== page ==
Taking over from Peter Moon, chief investment officer of the Â£27 billion ($44 billion) Universities Superannuation Scheme, Roger Gray is the first new CIO at the fund in 17 years. He speaks with Amanda White about viewing the fund through fresh eyes and his ideas for staffing and investment developments.
In the British pension environment, the £27 billion ($44 billion) Universities Superannuation Scheme (USS) is in a privileged position. It is one of very few pension schemes that is still open, contributions positive and a relatively immature plan.
From an investment point of view, and for the fund’s new CIO, Roger Gray, this allows its investment allocations to be more aggressive relative to its more liability-driven peers, and the opportunity for more exciting investments to be explored, including alternatives.
The fund has a broad strategy to move to 20 per cent alternatives, and Gray started the job in September with plans to work “with USS’ investment team and with the trustees to generate the required long-term returns from a broad and judicious mix of asset classes and strategies”.
Only about six weeks into the job, Gray is new enough so that some of his ideas haven’t been taken to the investment committee yet. However he has already identified areas of focus for both investment opportunities and expanding the inhouse team.
The London investment office of USS employs 68 people including some settlement staff and administration, and Gray credits his predecessor Peter Moon with creating an environment which is collegial, friendly with no politics.
“There are a lot of good things environmentally,” he said.
The fund manages the majority of its investments inhouse, with the exception of about 10 per cent in alternatives and about 10 per cent in external equities.
Gray says the largest pools of talent are with the public equity desks, property, and alternatives, with a small fixed income and some cash management.
“Peter deserves a lot of credit for many things, I have come to a place that has some good professionals in situ,” he says.
He believes the area most lacking internally is a strategy role, which would cover medium-term asset allocation and manage the rebalancing process.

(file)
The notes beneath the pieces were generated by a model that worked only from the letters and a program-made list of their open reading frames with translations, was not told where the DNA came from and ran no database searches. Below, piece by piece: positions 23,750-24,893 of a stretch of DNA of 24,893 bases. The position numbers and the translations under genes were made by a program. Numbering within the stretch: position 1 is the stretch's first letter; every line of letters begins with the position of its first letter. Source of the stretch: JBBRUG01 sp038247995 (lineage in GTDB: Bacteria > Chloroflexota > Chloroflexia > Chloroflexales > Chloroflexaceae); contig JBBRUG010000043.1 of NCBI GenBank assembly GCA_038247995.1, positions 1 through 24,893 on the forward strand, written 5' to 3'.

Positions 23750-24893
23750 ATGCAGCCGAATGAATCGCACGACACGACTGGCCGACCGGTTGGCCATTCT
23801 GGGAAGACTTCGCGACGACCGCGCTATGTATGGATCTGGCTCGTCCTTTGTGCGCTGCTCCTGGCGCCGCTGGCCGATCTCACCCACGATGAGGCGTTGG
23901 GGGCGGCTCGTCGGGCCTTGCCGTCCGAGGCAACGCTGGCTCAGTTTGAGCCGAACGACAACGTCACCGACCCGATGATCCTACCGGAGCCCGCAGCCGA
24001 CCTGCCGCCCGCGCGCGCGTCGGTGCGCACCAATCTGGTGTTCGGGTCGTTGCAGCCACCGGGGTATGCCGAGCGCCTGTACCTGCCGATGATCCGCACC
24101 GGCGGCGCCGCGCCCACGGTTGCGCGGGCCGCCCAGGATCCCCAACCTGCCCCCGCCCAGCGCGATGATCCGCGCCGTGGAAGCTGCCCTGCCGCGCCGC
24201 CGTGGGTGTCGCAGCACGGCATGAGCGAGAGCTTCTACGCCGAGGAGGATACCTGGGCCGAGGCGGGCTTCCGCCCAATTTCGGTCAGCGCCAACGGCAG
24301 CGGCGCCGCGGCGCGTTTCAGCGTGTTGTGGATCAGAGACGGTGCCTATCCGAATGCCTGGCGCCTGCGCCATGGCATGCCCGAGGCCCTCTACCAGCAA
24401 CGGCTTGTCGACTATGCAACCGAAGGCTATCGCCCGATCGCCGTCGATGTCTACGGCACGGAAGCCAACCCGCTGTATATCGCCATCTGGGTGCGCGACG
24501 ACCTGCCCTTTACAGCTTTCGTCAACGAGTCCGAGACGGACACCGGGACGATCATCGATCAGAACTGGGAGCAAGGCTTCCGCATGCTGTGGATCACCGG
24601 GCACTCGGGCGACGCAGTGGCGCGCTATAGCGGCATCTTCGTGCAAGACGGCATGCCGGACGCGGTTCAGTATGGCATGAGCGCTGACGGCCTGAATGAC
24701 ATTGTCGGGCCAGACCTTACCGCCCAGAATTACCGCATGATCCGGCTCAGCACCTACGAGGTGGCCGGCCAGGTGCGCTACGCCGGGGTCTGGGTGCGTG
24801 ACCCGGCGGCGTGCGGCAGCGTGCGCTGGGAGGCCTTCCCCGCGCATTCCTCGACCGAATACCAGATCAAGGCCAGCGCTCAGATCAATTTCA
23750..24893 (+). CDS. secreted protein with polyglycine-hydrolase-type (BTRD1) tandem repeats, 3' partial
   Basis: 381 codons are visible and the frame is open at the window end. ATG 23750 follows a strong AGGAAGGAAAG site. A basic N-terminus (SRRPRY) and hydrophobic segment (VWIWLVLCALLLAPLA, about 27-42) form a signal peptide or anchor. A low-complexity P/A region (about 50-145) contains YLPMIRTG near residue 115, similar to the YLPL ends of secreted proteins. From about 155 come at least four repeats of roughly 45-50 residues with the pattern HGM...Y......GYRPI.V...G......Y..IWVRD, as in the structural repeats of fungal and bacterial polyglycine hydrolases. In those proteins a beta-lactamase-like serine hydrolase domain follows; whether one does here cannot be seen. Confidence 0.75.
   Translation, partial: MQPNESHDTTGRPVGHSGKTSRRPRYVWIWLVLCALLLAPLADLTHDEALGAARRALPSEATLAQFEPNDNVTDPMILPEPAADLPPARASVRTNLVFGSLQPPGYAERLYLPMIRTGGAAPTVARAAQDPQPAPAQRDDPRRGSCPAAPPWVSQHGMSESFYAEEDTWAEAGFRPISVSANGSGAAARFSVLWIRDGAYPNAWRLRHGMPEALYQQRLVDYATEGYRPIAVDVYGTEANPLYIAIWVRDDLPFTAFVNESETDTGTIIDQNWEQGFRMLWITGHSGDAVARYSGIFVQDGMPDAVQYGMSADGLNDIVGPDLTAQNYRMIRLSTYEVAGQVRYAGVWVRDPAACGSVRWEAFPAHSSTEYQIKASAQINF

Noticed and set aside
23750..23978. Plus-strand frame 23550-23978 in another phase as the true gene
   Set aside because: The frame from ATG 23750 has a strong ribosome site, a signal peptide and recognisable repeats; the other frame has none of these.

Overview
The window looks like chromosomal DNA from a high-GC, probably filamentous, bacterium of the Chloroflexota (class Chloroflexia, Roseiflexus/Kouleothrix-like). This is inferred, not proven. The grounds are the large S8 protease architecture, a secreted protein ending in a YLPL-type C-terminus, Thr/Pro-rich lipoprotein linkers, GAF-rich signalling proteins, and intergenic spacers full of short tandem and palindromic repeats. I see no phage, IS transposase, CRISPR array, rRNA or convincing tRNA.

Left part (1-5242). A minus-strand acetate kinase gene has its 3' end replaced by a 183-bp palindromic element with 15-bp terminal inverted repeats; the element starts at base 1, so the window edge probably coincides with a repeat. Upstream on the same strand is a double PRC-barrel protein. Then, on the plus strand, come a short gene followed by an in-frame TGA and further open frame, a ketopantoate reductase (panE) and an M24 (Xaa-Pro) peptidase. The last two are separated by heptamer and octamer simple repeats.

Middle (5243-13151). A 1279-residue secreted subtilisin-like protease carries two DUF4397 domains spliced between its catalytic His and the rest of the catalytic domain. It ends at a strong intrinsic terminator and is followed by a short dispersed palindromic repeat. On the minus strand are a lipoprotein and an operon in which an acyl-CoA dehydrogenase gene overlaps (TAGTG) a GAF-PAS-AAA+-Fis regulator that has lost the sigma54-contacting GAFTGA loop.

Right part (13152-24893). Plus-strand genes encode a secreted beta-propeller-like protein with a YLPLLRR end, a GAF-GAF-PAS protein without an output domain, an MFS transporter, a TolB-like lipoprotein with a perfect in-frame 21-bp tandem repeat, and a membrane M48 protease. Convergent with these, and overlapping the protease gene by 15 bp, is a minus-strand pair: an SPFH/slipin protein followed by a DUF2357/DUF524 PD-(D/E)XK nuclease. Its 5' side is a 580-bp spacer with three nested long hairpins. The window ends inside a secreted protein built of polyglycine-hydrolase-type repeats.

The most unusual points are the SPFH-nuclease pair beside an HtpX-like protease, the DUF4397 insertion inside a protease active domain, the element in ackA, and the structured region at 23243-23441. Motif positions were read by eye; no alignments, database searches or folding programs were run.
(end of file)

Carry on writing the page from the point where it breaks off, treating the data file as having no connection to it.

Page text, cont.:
“The area I think we have a gap and is important to fill is this strategy area,” he says. “There is no strategy unit for that, no ongoing continuous activity.”
In addition Gray will expand on an initiative underway to build risk and quantitative tools at the fund, and move more attention to performance analytics and improve the oversight function in that area.
Gray started with USS in September, having previously been chief investment officer at Hermes Investment Management, and before that working in a private sector career including UBS Brinson and Rothschild Asset Management.
One of the more philosophical issues front of mind for Gray is the regional rather than global equities allocation. The UK traditionally has invested on a regional basis, unlike other parts of the world which allocate globally, and the equity investments at the USS London investment office are divided into five regions, with teams specialising in the UK, American, European, Japanese and Asian ex-Japan markets.
Gray believes there may be some room to debate this regional versus global allocation.
“I’m globalist by heart but a regionalist or pragmatist by head. It seems difficult to pull together a true global fund,” he says. “Global equities on a quant basis is plausible. You have to think hard about how to pull it together but it is ripe for experimentation.”
While the UK traditionally has had a regional focus, it was a nuance of Moon’s not to make a distinction between developed and emerging market equities. So the internal team has to make a call, for example, within the Americas, to allocate between US and Brazil.
So Gray says global emerging markets is an area the fund may also look at.
“We haven’t got an emerging markets focus per se. Mandates are set up as all-country, regional mandates, it’s an area to look down.”